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"dr elena norberg hajja" Discussed on WCBM 680 AM


15:11 min | 3 years ago

"dr elena norberg hajja" Discussed on WCBM 680 AM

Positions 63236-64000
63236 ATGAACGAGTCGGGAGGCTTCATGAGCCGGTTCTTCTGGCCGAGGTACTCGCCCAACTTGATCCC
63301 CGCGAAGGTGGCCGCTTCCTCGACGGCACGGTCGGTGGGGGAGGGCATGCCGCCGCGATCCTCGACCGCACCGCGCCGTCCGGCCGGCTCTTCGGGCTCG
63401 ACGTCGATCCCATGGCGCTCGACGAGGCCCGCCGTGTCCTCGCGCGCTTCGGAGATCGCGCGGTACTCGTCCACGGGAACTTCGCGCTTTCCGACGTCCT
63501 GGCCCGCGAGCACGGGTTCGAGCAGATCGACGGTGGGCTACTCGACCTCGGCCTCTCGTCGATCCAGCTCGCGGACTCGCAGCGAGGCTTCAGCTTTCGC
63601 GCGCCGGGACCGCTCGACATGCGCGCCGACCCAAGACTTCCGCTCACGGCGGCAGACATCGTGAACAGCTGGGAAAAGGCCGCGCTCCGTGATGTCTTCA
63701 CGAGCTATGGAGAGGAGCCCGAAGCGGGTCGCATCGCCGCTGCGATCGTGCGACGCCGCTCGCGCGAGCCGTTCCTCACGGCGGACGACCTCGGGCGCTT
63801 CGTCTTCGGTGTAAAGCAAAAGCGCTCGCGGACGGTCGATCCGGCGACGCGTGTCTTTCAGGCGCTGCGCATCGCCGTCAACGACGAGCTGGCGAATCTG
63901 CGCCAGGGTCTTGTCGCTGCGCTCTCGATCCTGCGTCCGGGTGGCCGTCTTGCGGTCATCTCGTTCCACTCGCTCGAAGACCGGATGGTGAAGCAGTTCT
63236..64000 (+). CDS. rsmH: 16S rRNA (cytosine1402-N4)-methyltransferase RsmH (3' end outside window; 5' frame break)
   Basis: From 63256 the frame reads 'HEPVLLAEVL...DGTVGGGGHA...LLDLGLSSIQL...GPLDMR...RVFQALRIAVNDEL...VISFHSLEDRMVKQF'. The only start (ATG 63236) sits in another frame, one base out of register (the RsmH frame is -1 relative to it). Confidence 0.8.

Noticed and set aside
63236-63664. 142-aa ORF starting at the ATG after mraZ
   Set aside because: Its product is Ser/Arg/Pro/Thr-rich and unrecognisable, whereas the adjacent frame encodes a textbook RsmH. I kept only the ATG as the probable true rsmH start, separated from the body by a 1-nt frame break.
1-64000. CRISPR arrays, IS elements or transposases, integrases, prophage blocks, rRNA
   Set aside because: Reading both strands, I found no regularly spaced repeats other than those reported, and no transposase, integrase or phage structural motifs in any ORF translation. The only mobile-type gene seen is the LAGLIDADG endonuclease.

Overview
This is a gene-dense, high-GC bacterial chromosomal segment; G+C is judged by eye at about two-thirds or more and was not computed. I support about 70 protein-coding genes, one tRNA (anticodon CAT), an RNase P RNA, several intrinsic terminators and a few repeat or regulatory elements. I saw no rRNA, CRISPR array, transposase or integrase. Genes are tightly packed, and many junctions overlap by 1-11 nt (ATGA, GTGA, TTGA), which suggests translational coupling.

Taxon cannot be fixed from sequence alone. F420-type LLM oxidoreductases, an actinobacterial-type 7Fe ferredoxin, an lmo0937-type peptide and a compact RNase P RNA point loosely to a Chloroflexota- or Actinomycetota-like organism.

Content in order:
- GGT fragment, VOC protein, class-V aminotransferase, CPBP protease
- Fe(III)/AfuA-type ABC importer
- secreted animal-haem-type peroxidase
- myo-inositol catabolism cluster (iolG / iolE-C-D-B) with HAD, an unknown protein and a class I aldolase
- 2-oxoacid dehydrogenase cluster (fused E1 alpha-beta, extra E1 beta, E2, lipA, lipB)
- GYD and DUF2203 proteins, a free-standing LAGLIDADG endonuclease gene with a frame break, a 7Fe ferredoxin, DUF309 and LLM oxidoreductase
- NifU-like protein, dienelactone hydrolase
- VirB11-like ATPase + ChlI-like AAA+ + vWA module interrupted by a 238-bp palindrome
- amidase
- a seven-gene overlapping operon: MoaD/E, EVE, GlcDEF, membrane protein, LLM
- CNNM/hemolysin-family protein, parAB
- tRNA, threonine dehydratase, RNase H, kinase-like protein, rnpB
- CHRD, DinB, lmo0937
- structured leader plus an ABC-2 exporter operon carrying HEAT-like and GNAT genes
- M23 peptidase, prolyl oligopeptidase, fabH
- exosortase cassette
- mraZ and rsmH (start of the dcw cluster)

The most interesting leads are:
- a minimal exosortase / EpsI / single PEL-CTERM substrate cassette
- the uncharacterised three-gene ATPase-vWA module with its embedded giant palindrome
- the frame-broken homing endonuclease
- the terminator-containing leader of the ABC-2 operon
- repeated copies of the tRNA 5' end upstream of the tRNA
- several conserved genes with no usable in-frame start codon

"Join us fascinating view from the ground about what actually happens when local citizens anywhere in the world. Take back their power their voice their economic presence and decision making in their own communities. I know nobody better to hold conversation about these topics with that our guest this hour, Dr Helaine, I call her Dr Elena Norberg Hajja the doctor at all Elena. Thank you. I actually vanden my PHD Chung scale in language. The only place in the world could actually decide for my faces. And I thought it's wasted time. So call you doctor Dr Halina on everything. So the last time we were together we talked a little bit about your own experience in foreign nations who've been subject to western values in corporate capitalism. And then what happened during the course of your experience, and maybe you can kind of recap that we always have new listeners. And I think it gives us a good serve subtext to how you came at this work from such a deep involvement. Thank you. Yeah. Probably started earlier than I did last time because I realized that hard in my take on of having had the experience of living in many, different coaches and speaking many languages and Paul about was growing up in Sweden, you know, socialist country and then also living in America later on. I live in France Germany in. Australia I've traveled extensively in Mexico. Italy say, and I learned in the language in in those places I become fascinated in trying to understand different views in different cultures. And then in nine hundred seventy five I was invited to go out as part of a film team to this remote traditional high on the tobacco plateau, Coa dock and also Tibet that was part of the one that had not been Cullen is d- and this ancient traditional Kutch is really reinforced and crystallized other observations that I have particularly comparing America to Europe. But even within Europe, I had found that in more in less developed pots of of Europe, it was more family. There was more community that was more respectful farming. It was a deep connection to the land and the resources and a strong community and in the high and dusty lies places in cluding, my native clean people so cut off Belichick evade been shifted through the modern global economy that was brought in their much good intention off to the second. World War was fought in genetic way ringing in modern industrial agriculture, which you know, came from the toxic chemicals that have been used for the weapons applied in the mand. But even really well intention people became convinced. It's efficient large Mona cultural cultural production was going to make life easier genuinely progressive so they brought in a country where people were replace machinery talks chemical. And then people shoved into high rise living in ever few cities. So that started a throws his of mega been -sation and mega industrialization of cuts, and I realize that even in its heyday swayed was really a place with people cutoff lonely, and isolated and this is reinforced after I had made in agok in ancient self reliant Clinton, be Sakorn Amies coaches with people would threes, the healthiest and the happiest of any people I have ever encountered and coming back to Sweden and try to. Hey, wait a minute. What are we doing? I realize in the mid seventies already that in all all the dwellings in Stockholm in base apartments and houses one puzzles leaving a low and there was such clear signs of depression alcohol. Lissome suicide, and I was trying to say, wait initially connected life that you know, that in fact, logical research, they've found even if you have a goldfish or something of a line in you have to be happy, and the is this really clear pattern with more connected to the plums the animals to the life around them and really importantly connected to each other that much happening. Not so, yeah, I had already when I was young I reflected on the fact that in the sixties ticks in America were that the average child growing up had to move about seven times was the parents who moving to jobs for the economy that was already becoming less stable, and I compared that you know, at that time that. Probably the reason we had a bitch more community in Sweden and in Austria had studied at university and Italy insane. I found you know, Pippa had much strongly sense of identity that with much less troubled. They there was this violence was next depression list, psychological problems. I talking too long. No, no, no, no. I think to have the whole picture is is really essential. Because. You know, when we think about how fast everything is going now, and everything is connected and all the multitasking, which is really sort of a subversion of the mind. So that the mind can't do very much deep, and yes, maybe you can get things done, but they're not necessarily being done in a in a deep sense from heart and mind, but you notice, and you talk about this is that when this global corporatism comes in brings in factory or brings a new goods or brings in the TV and brings in the computer, and then brings in the values of the west that it is such a destructive effect on the local economies on the sanctity of traditions on the welfare of the people from there as you point out from their ability to grow and keep their own food. And that's really one of the things you all are working on to make sure we have sovereignty over our food. It's a thing. That's I've always cared. Most about. But the effect of this global ization is not just about making money and making products this computerized Inter-nationality while there's some beautiful things that can come from it. There's some very destructive things. We're already seeing happened to the just the general community as community. Yeah. And I would say that again, postal my perspective to lead that tobacco is one. That is very read these days in order to see them talking about people would have to back to read books and even one hundred years ago when people had an experience of an encounter deeply in an ongoing way of coachee where people not been colonized difficulties days, if you go to the sort of technical village in India, China, not most Africa, did you see type of public T you seeing people who through colored sation. Or two modern development, which is another form of enslavement through debt. Major disruptions all the time. The modern economy have to remember from the beginning has been focused on the swing. Selker lines did in the theory is comparative advantage, which really suited Bloedel trade is back in the seventies and sixteen hundred who would destroy self reliant communities and order to push them onto huge monocultures to provide for the west. You know, they grow it in cotton plantations to Kofi mining and in Europe Pygmalion, close pushed off the land to become cheap labor in the factories. So in order to really get clarity on tradition pasta. And so we really do have to go really only look at places that had not yet been enslaved in that way. So I do want to say that when you also see in those faces as I didn't have and baton and to some extent and bum or. Then the role of technology you're seeing completed from picture because once you have colonized people have thousands of people from giant cotton Ponte Shen when them technology, of course, excite Kogas, people standing bent over the whole day doing the same thing some kind of mechanical, and so you place that with machinery and everybody says, oh, yeah. That's programs. They haven't compared it with a way of producing food. If you've lied charge their land resources, they have a whole range of different activities different products. And by the way in small diversified farms years much, higher method other important, quite we should talk about. Now. What's happened is that we don't go back. Go back Ogle rapidly. Full to the localization moment, we come see so kidding white. Technology is more the problem than it is an advantage. We have to actions. That win conducive bodies date and do like, you know, farming as part of a community group doing different things every day even within the same day. They're different activities. They are finding that fall more enjoyable than sitting in front of the computer day, they're finding the bodies actually need and not only experiencing that. But there's more and more medical research. Nab it's telling us. I don't know if you've heard this saying don't do computer within twenty minutes get up every twenty minutes and move, otherwise, you, you know, you're going to be talking about a bad back about all kinds of croplands pressure also things anyway, I would argue that today waking up in a holistic way to the role of technology in the global economy. And really, you know, I will it's about waking up to the road of the global climbing. Once you sit from a healthy baseline, healthy more community deep in gauge to the natural world. More productive ways of growing food building houses, providing basic needs including medical cat. If we look at the role of technology on this from the holistic point of view, we will see that the internet has been a tool that has Vaseli strengthen global corporations that are really are decimating jobs social cohesion of environment as an accelerating rate. Using those tools we win came down to the Brussels. They seduced kid blue in the sixties and seventies wanted more community wanted more connection to the land. They told oh now so the information age new going to be able to sit in your village head all that beauty of nature have community, and you'll be to be, you know, job knitting for raw for the computer. Whether the promises of the information society had knocked worked. All around. People are general patterns, people are working hard FOSS to just stay in place. And I'm insane placing of aid mortgage have some kind of educational opportunities. So the children have some kind of health care to do that people working harder longer than Abba. So I'm really really came that we try to encourage a deep and broad look at this. And look at it from the point of view Walker me do to get what can we do when we changed to a we it's impossible for anyone imagine icon to living that my computer and more visiting my mobile phone. We have all been made dependent on these tools and have picks you said, well, you know, you just stop using those is absolutely ridiculous. We need to make use of those tools, and as you're doing self. Having rated program to start join discussion, and I hope rapidly wake up to the fact that we concept rate the Paul technology, particularly over the last thirty forty years with the cough of corporate power. Pose a big money in big science. In other words, almost all the money has gone into off favors not just giant corporations that ultimately the military industrial complex in a way that it's extremely destructive. And of no question about it. Yeah. I mean, we do have to take a break. But it's really true when we look at the and some people like to call it the corporate military industrial complex. It's rather extrordinary invasion of idea. In fact, it became an acceptable restraint in the military became the the st-. Strategy for healthcare. It's okay. Do this do that to the body? You know, thirty percent dive at the other seventy one. So it's like an acceptable risk. Let's bomb the village to save a few huts. It's same kind of sickness of domination and exploitation and ultimately ruination. The rest of the program. We're gonna look out with our guests. Helena Norberg Hodge from this wonderful organization called local futures. And you must go to their website..